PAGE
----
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Friday, February 28, 2014
NPR Blog- Violence in Venezuela
U.S. Has Little Leverage To Stop Political Violence In Venezuela
3 min 58 sec
A demonstrator confronts riot policemen during an anti-government protest in Caracas, Venezuela's capital, on Feb. 22.
Raul Arboleda/AFP/Getty Images
The escalating political crisis in Venezuela has set off alarms in
Washington. But there's little the U.S. has been able to do, aside from
criticize the jailing of opposition figures or the rising death toll as
protesters continue to take to the streets, blaming the government for .
Obama administration had tried to improve relations with Venezuela, but
the new president, Nicolas Maduro, like the late Hugo Chavez before
him, tends to blame the U.S. for the country's problems. The two
countries haven't even exchanged ambassadors in recent years.
says he wants to send an ambassador to Washington to better explain
what's happening in his country. But just recently he expelled three
U.S. diplomats, accusing them of plotting against his government.
U.S. Secretary of State John Kerry (left) and
Venezuelan Foreign Minister Elias Jose Jaua have tried to improve
relations between the two nations, to no avail so far. They're shown
here in Guatemala in June 2013.
That has U.S. Secretary of State John Kerry sounding frustrated.
He told MSNBC he has tried reaching out to Maduro's administration in
the past year.
"Regrettably, President Maduro keeps choosing to
blame the United States for things we are not doing or for things that
they are unhappy about in their own economy and their own society,"
"We are prepared to have a change in this
relationship. This tension between our countries has gone on too long in
our view," Kerry said. "But we are not going to sit around and be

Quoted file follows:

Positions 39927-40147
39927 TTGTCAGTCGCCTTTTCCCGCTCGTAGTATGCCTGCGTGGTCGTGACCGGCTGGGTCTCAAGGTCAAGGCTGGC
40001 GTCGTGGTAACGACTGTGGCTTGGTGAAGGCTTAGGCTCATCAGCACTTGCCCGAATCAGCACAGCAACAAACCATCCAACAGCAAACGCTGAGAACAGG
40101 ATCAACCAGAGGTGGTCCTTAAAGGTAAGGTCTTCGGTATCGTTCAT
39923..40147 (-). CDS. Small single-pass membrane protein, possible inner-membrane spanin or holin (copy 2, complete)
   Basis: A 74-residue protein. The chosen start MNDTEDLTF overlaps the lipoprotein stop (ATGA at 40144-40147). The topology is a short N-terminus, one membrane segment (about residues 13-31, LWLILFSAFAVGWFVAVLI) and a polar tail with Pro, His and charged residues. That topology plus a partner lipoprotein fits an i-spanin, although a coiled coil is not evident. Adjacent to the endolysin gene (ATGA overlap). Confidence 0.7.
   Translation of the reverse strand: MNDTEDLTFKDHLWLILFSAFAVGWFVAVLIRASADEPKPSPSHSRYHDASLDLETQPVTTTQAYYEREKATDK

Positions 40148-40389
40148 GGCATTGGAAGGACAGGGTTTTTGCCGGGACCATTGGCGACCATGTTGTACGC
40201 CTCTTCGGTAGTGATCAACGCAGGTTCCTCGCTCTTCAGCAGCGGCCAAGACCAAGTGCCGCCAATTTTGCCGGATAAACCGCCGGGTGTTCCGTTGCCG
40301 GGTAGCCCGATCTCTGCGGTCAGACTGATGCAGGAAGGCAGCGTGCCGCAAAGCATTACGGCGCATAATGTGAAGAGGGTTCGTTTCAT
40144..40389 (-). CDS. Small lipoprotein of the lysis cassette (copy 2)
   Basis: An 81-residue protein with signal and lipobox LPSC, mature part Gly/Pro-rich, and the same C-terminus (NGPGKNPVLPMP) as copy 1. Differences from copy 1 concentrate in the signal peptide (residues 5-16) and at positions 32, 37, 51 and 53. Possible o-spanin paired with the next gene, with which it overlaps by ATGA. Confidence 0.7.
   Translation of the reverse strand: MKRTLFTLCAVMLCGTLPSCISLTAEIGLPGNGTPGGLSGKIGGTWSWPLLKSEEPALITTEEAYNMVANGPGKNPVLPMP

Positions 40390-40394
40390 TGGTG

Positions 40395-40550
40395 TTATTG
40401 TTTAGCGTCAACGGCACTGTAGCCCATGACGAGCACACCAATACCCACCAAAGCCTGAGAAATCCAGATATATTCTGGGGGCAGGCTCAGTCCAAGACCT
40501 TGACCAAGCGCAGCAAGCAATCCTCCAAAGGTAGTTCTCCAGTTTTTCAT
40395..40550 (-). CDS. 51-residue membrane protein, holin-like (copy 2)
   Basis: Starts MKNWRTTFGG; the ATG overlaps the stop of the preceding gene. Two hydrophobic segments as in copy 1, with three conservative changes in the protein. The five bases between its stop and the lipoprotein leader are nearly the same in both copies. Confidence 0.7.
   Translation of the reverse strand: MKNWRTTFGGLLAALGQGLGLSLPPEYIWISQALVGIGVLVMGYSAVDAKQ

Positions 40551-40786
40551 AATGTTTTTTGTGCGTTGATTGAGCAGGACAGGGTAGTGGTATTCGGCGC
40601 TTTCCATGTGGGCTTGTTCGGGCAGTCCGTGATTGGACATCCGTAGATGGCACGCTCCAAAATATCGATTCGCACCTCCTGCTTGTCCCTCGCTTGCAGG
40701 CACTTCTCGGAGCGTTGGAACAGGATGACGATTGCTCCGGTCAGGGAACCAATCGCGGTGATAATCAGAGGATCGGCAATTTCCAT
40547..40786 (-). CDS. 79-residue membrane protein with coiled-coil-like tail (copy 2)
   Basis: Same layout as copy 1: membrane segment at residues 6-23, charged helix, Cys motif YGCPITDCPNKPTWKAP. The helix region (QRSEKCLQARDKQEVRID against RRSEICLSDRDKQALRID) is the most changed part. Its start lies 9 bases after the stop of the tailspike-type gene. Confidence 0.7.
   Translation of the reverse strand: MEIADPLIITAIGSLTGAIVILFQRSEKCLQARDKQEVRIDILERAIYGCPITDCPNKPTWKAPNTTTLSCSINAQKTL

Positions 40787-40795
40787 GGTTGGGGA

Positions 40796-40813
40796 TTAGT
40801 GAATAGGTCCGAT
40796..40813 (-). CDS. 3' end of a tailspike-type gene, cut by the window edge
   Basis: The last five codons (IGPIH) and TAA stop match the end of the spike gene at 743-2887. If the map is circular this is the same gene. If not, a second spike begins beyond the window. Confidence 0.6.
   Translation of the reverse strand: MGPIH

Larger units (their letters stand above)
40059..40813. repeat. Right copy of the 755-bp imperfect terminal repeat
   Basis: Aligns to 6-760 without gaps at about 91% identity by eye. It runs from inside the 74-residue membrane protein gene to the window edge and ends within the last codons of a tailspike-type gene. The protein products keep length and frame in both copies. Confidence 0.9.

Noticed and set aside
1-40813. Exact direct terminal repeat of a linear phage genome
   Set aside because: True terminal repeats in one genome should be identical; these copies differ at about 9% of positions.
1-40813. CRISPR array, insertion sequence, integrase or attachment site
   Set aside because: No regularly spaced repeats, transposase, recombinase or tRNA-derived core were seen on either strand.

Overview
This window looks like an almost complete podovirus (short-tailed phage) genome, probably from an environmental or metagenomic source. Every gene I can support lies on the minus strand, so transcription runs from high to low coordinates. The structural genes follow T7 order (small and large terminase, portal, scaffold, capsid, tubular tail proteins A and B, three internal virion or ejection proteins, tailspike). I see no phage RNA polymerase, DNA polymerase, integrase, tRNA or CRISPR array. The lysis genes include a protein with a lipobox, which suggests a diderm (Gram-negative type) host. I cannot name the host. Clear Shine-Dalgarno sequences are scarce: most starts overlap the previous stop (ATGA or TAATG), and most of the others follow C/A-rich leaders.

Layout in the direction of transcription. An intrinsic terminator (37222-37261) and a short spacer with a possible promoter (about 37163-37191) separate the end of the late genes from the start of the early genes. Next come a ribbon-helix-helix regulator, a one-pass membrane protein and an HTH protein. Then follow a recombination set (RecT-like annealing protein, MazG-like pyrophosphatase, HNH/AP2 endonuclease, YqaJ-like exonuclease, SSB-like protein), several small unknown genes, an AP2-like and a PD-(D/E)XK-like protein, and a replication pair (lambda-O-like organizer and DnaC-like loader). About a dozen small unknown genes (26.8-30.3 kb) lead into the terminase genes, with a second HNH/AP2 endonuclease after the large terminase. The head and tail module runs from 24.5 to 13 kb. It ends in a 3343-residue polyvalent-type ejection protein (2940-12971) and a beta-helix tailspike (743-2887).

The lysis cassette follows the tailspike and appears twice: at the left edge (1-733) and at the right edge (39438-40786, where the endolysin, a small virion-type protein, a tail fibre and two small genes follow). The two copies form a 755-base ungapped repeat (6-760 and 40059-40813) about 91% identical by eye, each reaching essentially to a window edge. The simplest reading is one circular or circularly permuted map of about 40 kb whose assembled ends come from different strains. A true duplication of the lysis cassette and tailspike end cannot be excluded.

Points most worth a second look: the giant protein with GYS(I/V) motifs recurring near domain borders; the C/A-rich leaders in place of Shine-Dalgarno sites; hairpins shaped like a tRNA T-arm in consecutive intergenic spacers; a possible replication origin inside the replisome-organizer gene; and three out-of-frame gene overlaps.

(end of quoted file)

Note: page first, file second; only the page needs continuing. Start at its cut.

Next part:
blamed for things we've never done and see our diplomats declared
persona non grata and sent out of the country for things they didn't
This week, the State Department retaliated by expelling three Venezuelan diplomats.
this point, relations remain in a slump, says Harold Trinkunas,
director of the Latin America Initiative at the Brookings Institution.
U.S. was prepared to take a bit of a risk with the new government to
try to see if there was a possibility of having a more productive
relationship with them, but that quickly fell apart," he says.
the two sides can't even talk rationally to each other, adds Carl
Meacham, who runs the Americas Program at the Center for Strategic and
International Studies. He puts the blame mainly on Maduro, who he says
uses the U.S. as a scapegoat.
"He's accused the United States
of being the puppet master and controlling what the opposition is
doing," Meacham says. "He accuses the United States of being behind
alleged efforts to remove him from power, and these accusations are
Meacham sees this as a sign of desperation for Maduro, who doesn't have the same populist appeal as Chavez did.
desperate to redirect attention away from the troubles that he's having
in Venezuela with the opposition, with constant protests in the streets
of major cities and with some questions that are starting to come up
within his own coalition about his ability to really perform as a strong
leader," Meacham says.
Venezuelan President Nicolas Maduro cheers
during a motorcycle rally organized in support of the government in
Caracas on Monday. Although Maduro says he wants to send an ambassador
to the U.S., he recently expelled three American diplomats from his
What can the U.S. do to have any influence? Not much, says
Trinkunas of the Brookings Institution, because relations are just too
"Almost anything the U.S. says and does will be used
against it. We have to keep that in mind, and I think the State
Department does have an interest in a 'do no harm' policy, first and
foremost," Trinkunas says. "But it also has an interest in upholding the
international norms associated with defense of human rights and
democracy in the hemisphere."
And that means raising concerns
about the crisis in Venezuela with regional organizations or with
countries that have more influence than the U.S. does. Trinkunas says
that won't be easy. The two countries with the most influence — China
and Cuba — support Maduro. Two others — Brazil and Colombia — don't seem
to be interested in getting more involved.
President Jimmy Carter, meantime, plans to visit Venezuela in the coming
months. He's been urging the government and the opposition to reduce
tensions, but his aides say he has no plans to mediate.